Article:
Thursday, May 25, 2006

Dr. Philip Daileader Teaching Company course on the Early Middle Ages fascinating!

I began listening to the Teaching Company course ?The Early Middle Ages? presented by Dr. Philip Daileader of the College of William and Mary and became almost immediately intrigued by a discussion of the writings of Belgian historian Henri Pirenne. Unlike Edward Gibbon who attributed the fall of the Roman Empire to a loss of moral fiber and incursion by the Germanic barbarians, Pirenne postulates that the fall didn?t really occur until the 7th and 8th centuries and attributes the eventual decay of European urban centers to the disruption of international trade networks brought about by the Muslim conquest of the Mediterranean region. Pirenne based this thesis, outlined in his book ?Mohammed and Charlemagne? published in 1937, on such observations as the disappearance of gold coin and papyrus north of the Alps that he points to as a clear indication that Europeans no longer had access to the richer areas of the Mediterranean during this time.

Lecture 2 about the Early Middle Ages focused on Diocletian?s reforms to the economic and social structures of the Roman Empire in his attempt to strengthen the empire through authoritarian means. As most of my study of the Roman Empire has been centered on the late Republican period, I know very little about the third century CE except that Diocletian formed a tetrarchy in an attempt to make management of the Roman Empire more efficient and responsive. But, today I learned about Diocletian?s more radical social and economic reforms that essentially lay the foundation for development of the feudal system. Dr. Daileader explained that Roman taxation was based on land production so it was detrimental to have citizens abandoning their farms and migrating to the cities looking for better opportunities. So Diocletian enactied laws that essentially bound people to the land and made them responsible for whatever taxes the land should be capable of producing. He then empowered large landowners to act as judicial officers to not only handle legal problems that might arise on the estate but eventually to collect taxes (ostensibly for Rome although abuse was almost immediate) as well (I couldn?t help but envision the Sheriff of Nottingham!). Diocletian implemented this system by conducting an empire-wide census that required people to register at their place of origin.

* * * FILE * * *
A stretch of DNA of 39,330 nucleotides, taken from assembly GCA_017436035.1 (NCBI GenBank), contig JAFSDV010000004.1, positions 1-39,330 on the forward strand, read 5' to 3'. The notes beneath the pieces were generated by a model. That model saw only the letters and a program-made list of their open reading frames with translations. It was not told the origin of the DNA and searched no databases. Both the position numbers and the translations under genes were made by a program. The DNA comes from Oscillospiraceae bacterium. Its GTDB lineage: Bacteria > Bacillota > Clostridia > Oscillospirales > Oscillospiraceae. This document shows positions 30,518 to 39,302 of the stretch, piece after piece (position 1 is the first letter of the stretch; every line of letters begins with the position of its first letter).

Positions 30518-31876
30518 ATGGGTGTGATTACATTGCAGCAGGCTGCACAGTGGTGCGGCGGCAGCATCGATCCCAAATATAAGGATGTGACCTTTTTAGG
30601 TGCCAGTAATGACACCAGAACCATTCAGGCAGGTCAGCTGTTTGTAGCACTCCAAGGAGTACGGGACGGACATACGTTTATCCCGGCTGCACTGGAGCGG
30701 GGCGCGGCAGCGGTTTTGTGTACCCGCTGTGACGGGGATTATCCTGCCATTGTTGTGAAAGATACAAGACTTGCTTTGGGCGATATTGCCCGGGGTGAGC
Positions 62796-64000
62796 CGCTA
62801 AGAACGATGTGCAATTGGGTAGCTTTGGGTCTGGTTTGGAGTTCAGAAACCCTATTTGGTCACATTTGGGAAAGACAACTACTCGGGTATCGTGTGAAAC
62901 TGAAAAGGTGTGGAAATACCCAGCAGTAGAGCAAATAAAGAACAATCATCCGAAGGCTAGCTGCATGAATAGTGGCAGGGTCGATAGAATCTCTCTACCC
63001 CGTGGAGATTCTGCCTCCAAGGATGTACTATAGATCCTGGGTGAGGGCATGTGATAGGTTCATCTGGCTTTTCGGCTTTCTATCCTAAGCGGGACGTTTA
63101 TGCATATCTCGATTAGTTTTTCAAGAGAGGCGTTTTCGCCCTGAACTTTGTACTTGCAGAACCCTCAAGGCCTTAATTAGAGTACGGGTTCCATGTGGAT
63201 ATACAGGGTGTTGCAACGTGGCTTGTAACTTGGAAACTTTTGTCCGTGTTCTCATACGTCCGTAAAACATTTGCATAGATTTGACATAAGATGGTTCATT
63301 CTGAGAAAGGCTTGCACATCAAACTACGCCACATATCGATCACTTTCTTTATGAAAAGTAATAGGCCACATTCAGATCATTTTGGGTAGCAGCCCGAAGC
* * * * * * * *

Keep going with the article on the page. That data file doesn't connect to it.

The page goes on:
Diocletian also analyzed the economy and designated certain occupations as essential to the empire. For people engaged in these occupations, he made it mandatory that their family members would succeed them in the business if the primary provider died. For example, he determined that baking bread was essential to the empire so all sons of bakers had to become bakers to ensure that an adequate amount of the commodity would always be produced.

As for Diocletian himself, I guess he succeeded in requiring petitioners to prostrate themselves in front of his throne (apparently 3rd century CE Romans were more easy to manipulate than the Macedonians of Alexander the Great?s time!), kiss the hem of his gown, and call him ?Lord and God?. No more of this ?princeps? business!

More interesting details today in Dr. Daileader?s lecture about the Emperor Julian?s efforts to reestablish paganism as the religion of choice in the 4th century. He described how Julian issued an edict that restricted the teaching of classical Greek literature to only pagan tutors. Julian thought that the elite considered Greek literature the very foundation of a proper education so would hire pagan tutors for their children if the study of Greek literature was not available from anyone else. These pagan tutors would then influence their charges much in the same way Julian himself was influenced by a pagan tutor.

Dr. Daileader said in response to this edict, Christian tutors took passages of the gospels and transformed them into examples of Greek tragedies, comedies, and Homeric epics so their students would have an understanding of these classical literary forms. I wonder if any of those efforts are extant?

I wish modern educational institutions would place as much importance on the elements of a classical education as the Romans did!

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